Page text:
Canadian Prime Minister Justin Trudeau who is scheduled to make an official visit to China runs the risk of facing a cold welcome in the wake of his government deciding to sideline Chinese interests in the Bomb raider case. Additionally, it is just a few days to the trip and Trudeau has not yet been able t o decide on the question of launching of negotiations for a free trade agreement with China which has been pushed for quite some time by Beijing.
Trudeau appears to deliberately moving slow om the free trade deal talks with China because of some obvious domestic revolt against it even as China has shown interest to strike a deal with Canada on the lines of what it has with Australia and New Zealand.
“No decisions have been taken at this end as a government,” a Canadian source who was reportedly familiar with the matter was quoted in the media in while talking about the possibility of talks being announced during Trudeau’s Dec 3-7 visit.
There were no comments made by Trudeau’s office to the media.
Trudeau is facing a catch twenty-two situation. There is a strong feeling about the need for Canada to diversify its exports so that it would be able to offset any potential harm caused when and if the United States finally decides to pull out of the NAFTA agreement and at eth same time there is also a strong division within the Canadian public on the issue of evaluating the merits and demerits of a trade deal with China as has been shown repeatedly by polls. Sources also added that it could be a decade before any form of trade deal with China could be struck.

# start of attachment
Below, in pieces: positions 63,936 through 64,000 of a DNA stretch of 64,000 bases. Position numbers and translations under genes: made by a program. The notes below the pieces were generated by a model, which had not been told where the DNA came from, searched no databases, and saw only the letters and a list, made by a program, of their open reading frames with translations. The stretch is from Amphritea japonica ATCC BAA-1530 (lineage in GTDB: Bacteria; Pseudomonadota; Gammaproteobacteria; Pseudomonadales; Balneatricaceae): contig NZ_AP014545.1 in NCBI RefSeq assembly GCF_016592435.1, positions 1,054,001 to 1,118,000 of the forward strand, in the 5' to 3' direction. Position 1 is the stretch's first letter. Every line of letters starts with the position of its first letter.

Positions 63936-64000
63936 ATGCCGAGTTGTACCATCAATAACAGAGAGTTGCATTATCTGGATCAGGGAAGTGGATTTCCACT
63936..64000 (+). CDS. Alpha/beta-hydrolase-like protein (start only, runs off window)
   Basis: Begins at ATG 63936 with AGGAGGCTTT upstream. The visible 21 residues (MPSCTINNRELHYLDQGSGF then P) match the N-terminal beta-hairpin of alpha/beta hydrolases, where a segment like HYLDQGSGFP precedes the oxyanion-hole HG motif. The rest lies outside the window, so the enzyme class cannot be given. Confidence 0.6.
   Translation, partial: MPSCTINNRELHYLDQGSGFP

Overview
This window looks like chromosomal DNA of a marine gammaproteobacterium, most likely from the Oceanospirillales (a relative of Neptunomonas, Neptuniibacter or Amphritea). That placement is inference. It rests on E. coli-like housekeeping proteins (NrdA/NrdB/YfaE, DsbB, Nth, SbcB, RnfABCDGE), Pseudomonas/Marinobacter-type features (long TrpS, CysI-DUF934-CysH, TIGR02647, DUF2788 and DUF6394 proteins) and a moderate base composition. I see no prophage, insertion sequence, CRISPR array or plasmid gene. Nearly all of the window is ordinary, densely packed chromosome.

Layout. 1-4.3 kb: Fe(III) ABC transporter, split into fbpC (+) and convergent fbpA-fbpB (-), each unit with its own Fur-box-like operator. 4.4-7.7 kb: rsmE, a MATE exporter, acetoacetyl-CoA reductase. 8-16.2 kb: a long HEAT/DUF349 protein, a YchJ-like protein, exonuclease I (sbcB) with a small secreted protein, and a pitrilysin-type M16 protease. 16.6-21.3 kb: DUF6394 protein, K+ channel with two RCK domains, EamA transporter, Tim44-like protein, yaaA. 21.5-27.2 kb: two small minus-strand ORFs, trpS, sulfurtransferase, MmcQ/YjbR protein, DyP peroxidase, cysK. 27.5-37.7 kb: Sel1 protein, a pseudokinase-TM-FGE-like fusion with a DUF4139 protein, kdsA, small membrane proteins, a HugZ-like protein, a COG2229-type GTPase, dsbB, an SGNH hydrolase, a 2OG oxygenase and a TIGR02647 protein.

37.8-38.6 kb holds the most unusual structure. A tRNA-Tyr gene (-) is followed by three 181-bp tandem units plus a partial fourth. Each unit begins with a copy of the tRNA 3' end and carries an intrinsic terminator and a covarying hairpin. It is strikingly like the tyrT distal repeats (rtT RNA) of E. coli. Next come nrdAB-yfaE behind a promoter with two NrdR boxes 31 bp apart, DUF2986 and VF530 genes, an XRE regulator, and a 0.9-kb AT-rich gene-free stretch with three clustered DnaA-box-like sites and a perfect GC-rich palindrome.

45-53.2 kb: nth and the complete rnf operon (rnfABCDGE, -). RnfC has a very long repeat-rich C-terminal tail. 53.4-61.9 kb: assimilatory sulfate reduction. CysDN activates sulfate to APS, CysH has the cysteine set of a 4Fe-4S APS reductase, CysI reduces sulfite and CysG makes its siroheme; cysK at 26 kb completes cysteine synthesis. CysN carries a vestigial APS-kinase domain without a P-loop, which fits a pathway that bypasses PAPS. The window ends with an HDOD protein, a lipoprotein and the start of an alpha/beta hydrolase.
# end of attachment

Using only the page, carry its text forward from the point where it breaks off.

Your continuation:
There are also some obvious signs of impatience from the Chinese side which has put the prime minister under pressure. A source who is reportedly briefed on the Chinese position was quopted by the media saying that Beijing laments what it views as Canada’s “vague thinking” related to a deal.
Ottawa was setting “a high bar in terms of what trade means for Canadians,” even while it acknowledged the importance of diversification, said another Canadian source and added that the Canadian government was aware of Chinese impatience.
“While they may be impatient to move forward, I think they understand that,” the source reportedly a section of the media.
There is a lack of protection for intellectual property rights, arbitrary decisions by local courts and difficult working conditions, complain foreign executives operating in China.
Canadian plane maker Bombardier is hoping to secure a large order from Chinese carriers for its CSeries jet where China is the place where the plane’s fuselage is made. This visit of the Prime Minister comes amid such an environment.
But recently, Bombardier was encouraged by the Canadian government to choose airbus instead of a Chinese firm for selling of a controlling stake in the CSeries program, which has made the possibility of the Canadian firm getting the deal more cloudy.
(Adapted from CNBC)